Switch is already doing well based on its first party games, but it's going to get a lot more third party games and that will be noticable this year.  Hardware sales will follow.



 

Shadow1980 said:

Others have already mentioned the most glaring flaws of such comparisons: staggered regional launches and differences in what time of the year the system was released. Global sales never tell the whole story in and of themselves, and global LTD sales are an even less accurate comparison. This is not to say that the Switch is not doing very well, but that ZhugeEX's graph is misleading by insinuating that the Switch is doing better than it is, i.e. "better than PS2 numbers." If you take the PS2's shipment data for 2000+2001 in Japan and 2001+2002 in N. America and Europe, a different picture emerges. Adding those number up gives us a total of 42.96M units shipped. The Switch has shipped 32.3M combined for the 2017+2018 period. Looking at regional figures, it's easy to see how we end up with this corrected deficit. While the Switch has sold roughly on par with the PS2 in Japan, in the U.S. it has run a significant deficit (note that in these charts I count launch year for Q1 launches like the Switch as a full year as sales in Q1 amounted to about normal quarterly sales relative to other quarters):

Because of the lack in sales data for the PS2 in Europe, I have to use shipment data, while sales for the other systems I'll base on VGC data (which is usually nearly on the mark for annual and LTD figures after adjustments). There were 14.92M PS2s shipped in Europe during the 2001-2002 period, while according to VGC, the Wii sold about 13.5M in the 2007-2008 period, the 360 sold about 3.94M for the 2006-2007 period, the PS4 sold just over 13M in the 2014-2015 period, and the Switch has so far amassed 8.22M as of the week ending Dec. 29 (presumably the end of VGC's 2018 tracking period).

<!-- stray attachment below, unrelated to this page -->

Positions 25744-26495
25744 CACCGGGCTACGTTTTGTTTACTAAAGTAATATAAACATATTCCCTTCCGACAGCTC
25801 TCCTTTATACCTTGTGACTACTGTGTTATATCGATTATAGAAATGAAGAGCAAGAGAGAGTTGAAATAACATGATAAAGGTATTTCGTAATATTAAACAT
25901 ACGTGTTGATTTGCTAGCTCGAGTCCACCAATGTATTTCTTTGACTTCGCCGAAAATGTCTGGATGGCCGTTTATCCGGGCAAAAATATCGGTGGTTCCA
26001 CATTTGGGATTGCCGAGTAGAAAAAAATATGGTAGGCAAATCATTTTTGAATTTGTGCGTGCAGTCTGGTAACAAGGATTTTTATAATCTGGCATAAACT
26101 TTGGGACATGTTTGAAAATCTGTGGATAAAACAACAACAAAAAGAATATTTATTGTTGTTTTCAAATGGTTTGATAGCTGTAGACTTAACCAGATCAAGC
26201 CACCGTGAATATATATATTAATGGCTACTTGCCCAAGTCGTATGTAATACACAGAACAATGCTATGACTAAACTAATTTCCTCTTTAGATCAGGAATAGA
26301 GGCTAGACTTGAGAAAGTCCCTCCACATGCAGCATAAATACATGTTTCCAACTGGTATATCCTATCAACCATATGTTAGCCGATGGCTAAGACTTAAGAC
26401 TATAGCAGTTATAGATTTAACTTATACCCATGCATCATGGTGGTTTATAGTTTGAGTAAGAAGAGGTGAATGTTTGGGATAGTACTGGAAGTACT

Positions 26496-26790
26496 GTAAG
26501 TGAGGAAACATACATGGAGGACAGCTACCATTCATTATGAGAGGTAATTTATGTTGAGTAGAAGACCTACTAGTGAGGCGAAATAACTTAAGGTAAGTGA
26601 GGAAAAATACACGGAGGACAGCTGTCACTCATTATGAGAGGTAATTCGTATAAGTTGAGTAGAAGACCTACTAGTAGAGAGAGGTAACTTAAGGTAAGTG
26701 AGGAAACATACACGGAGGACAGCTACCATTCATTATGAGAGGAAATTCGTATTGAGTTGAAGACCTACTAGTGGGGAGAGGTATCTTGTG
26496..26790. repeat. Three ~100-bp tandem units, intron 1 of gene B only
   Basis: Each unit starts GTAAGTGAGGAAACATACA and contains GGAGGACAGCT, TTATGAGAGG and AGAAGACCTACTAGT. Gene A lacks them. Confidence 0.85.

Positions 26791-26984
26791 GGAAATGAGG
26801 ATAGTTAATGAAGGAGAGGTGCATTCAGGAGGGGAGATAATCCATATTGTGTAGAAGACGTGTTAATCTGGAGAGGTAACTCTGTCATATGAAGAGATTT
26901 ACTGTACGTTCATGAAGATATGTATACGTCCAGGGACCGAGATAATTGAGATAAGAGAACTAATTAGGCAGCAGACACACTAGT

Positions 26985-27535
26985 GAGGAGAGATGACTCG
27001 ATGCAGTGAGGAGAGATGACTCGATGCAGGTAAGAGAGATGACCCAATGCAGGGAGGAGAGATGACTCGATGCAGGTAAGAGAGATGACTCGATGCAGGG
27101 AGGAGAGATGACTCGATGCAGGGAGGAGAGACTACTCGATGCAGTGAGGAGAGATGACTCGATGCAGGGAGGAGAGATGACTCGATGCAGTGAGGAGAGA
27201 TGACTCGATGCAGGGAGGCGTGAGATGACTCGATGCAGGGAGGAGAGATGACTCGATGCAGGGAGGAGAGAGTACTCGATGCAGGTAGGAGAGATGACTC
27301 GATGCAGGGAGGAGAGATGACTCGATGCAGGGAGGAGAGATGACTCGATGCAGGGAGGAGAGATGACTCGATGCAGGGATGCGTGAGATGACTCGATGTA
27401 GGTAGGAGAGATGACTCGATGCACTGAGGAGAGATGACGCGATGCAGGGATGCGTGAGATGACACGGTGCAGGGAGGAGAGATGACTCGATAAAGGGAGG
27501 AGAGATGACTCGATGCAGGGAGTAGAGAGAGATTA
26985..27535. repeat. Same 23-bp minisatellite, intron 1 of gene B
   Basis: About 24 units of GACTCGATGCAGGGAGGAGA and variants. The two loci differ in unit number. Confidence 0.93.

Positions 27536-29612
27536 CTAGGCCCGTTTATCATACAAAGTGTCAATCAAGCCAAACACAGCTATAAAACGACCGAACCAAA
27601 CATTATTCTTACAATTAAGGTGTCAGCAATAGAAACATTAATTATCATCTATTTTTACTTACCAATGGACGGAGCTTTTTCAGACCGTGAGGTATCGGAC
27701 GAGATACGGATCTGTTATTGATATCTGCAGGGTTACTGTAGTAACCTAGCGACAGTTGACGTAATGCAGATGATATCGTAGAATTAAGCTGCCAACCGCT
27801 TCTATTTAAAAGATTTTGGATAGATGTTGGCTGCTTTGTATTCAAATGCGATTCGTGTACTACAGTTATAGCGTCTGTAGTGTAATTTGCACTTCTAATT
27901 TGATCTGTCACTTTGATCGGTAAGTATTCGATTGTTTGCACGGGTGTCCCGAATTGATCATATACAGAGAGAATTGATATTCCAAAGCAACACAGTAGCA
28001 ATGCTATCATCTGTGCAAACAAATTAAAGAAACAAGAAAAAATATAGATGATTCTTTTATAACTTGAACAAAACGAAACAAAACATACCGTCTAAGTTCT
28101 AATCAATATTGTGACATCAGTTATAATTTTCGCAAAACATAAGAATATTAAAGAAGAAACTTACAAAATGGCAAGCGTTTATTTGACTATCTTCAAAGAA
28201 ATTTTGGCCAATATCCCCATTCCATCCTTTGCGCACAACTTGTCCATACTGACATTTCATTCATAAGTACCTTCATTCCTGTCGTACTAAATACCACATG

So, the Switch isn't even close to doing PS2 numbers globally, though it is close just in Japan. Against the PS4, the Switch is besting it by a huge margin in Japan, trailing it by a significant amount in Europe, and the two are about on par in the U.S. Against the Wii, the Switch is slightly ahead in Japan (and that margin will continue to grow as the Wii was very front-loaded in Japan), but trailing it by a significant amount in the U.S. & Europe. Against the 360, the Switch is obviously destroying it by an entire order of magnitude, and is handily outpacing it in Europe and the U.S.; however, it's worth pointing out that the 360 had a late and quite large peak in the U.S., selling over 14M units combined in the 2010-2011 period, and I somehow doubt that the Switch will be pulling those kind of numbers in the 2021-2022 period, that is unless it pulls off some miraculously anomalous DS-level growth. And to throw the 3DS on the pile, the Switch is outpacing it by a good bit in the U.S. & Europe but trailing it in Japan, likely due to its relatively high price point (not too bad for a home console, but expensive for a handheld).

Of course, what's happening now isn't what's going to happen in the coming years. No two sales curves are identical, and they're rarely even similar. If I had to guess, then based on what's typical for Nintendo systems I'd make the following lifetime estimates for the Switch:

U.S.: 35M
Europe: 30M
Japan: 20M (maybe 25M if it gets significant price reductions soon)
RoW: 5M

Total: 90M

Of course, it's still very early and the Switch could indeed see significant growth in the future, or it could peak this year. We don't really know yet. It just depends on what Nintendo has in the pipeline regarding major software releases (Pokemon Gen VIII will be the big one this year), price cuts, and, possibly, hardware revisions.